```bash maas command do something maas command do something else ```
The most common types used are:
The last is like a miscellaneous type. It is often used to display
Use a backtick to
inline filenames and other literals like this:
Use a backtick to `inline filenames and other literals` like this:
DO NOT use prompt marks (e.g.
#) in code samples. These cause problems
for users who sometimes mistakenly type them in, or who want to copy and paste
sections of code. They also encourage poor explanation of the code.
DO NOT use comments in normal bash code. E.g.:
juju deploy wordpress juju deploy ntp-master --to 2 #colocates with wordpress juju add-relation mysql wordpress
This may be a useful comment if you just have a bash script to communicate information, but we have words! It is clearer, more obvious and more helpful to simply explain, before after or during the code.
DO NOT use long blocks of code. Anything which doesn't comfortably fit on a screen is too long. Consider why you are showing it. Can it be broken up into parts? Long sections of code are rarely read in documentation. If the code is an example intended to be used rather than read, offer it as a download instead.
DO separate commands and output where appropriate. For example, instead of:
juju status environment: gce3 machines: "0": agent-state: started agent-version: 1.24.2 dns-name: 188.8.131.52 ... ...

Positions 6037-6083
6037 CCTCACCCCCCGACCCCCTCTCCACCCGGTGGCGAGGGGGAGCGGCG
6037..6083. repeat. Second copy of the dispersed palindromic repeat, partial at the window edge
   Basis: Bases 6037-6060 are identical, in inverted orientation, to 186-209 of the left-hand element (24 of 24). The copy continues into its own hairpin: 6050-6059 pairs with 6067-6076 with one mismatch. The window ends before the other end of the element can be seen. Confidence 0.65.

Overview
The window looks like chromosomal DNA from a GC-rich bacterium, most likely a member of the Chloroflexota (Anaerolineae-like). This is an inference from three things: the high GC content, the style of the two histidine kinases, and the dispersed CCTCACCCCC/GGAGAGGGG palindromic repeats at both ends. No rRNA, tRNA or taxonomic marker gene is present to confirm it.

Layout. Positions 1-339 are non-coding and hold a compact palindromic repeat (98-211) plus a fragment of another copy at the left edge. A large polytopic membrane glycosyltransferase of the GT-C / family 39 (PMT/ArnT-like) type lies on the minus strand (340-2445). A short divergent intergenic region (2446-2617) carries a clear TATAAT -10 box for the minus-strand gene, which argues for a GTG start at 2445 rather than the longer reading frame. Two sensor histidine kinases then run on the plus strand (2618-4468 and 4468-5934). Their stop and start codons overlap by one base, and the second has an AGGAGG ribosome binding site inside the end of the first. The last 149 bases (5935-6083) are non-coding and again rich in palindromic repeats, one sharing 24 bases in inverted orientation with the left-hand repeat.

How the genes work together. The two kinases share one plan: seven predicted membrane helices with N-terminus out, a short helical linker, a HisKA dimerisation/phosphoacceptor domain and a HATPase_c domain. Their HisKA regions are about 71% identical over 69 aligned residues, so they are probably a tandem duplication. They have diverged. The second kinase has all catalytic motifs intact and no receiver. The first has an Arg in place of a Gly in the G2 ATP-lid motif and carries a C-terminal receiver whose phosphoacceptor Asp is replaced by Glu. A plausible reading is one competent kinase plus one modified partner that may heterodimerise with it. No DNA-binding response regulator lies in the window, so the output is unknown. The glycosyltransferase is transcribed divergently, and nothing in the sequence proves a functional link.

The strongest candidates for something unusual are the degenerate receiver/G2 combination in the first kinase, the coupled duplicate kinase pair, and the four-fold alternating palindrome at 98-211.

It is more informative to break between the command and the output with explanation. This doesn't even have to be long. It breaks up the code blocks somewhat and makes the whole document more legible and less likely to cause unintended naps. For example
To check what is going on, run: juju status ... which should return some formatted information giving the current state of each unit and service: environment: gce3 machines: "0": agent-state: started agent-version: 1.24.2 ... ...
Links to internal files or external URLs use the following format:
visible text is what will appear on the web page. The
label is used to
refer to the destination, which is placed at the bottom of the file:
<!-- LINKS --> [label]: destination
- For more on this topic see [DHCP][dhcp]. - To understand haproxy, see the [upstream configuration manual][upstream-haproxy-manual]. ... [dhcp]: installconfig-networking-dhcp.md [upstream-haproxy-manual]: http://cbonte.github.io/haproxy-dconv/1.6/configuration.html
The visible text should use an active style as opposed to a passive style. For instance, try to avoid:
A [proxy][maas-proxy] can optionally be configured.
- An internal page is referred to by its source filename (i.e.
- Try to use the same
label:destinationpair throughout the documentation.
An image should not be overly cropped - allow for context.
In terms of linking, they are managed very similarly to hyperlinks. However, they are placed on their own line; are preceded by an exclamation point; and both the label and destination have a specific naming convention:
The bottom of the file will look like:
Try to avoid jargon, long-winded phrases and words with negative connotations. Steer clear of the following:
- Allow - This suggests that we are in a position of power, permitting users or customers to conduct certain activities.
- The ability to – Use 'We can' instead of 'We have the ability to'
- Is able to – Use 'Ubuntu can' instead of 'Ubuntu is able to'
- Not only...but also...
- Going forward
- In order to
- Form factor
- Use case
- End user – Use 'user' instead
- Linux for human beings
It can be tempting to use flowery, official-sounding words rather than plain English. Try to keep it simple.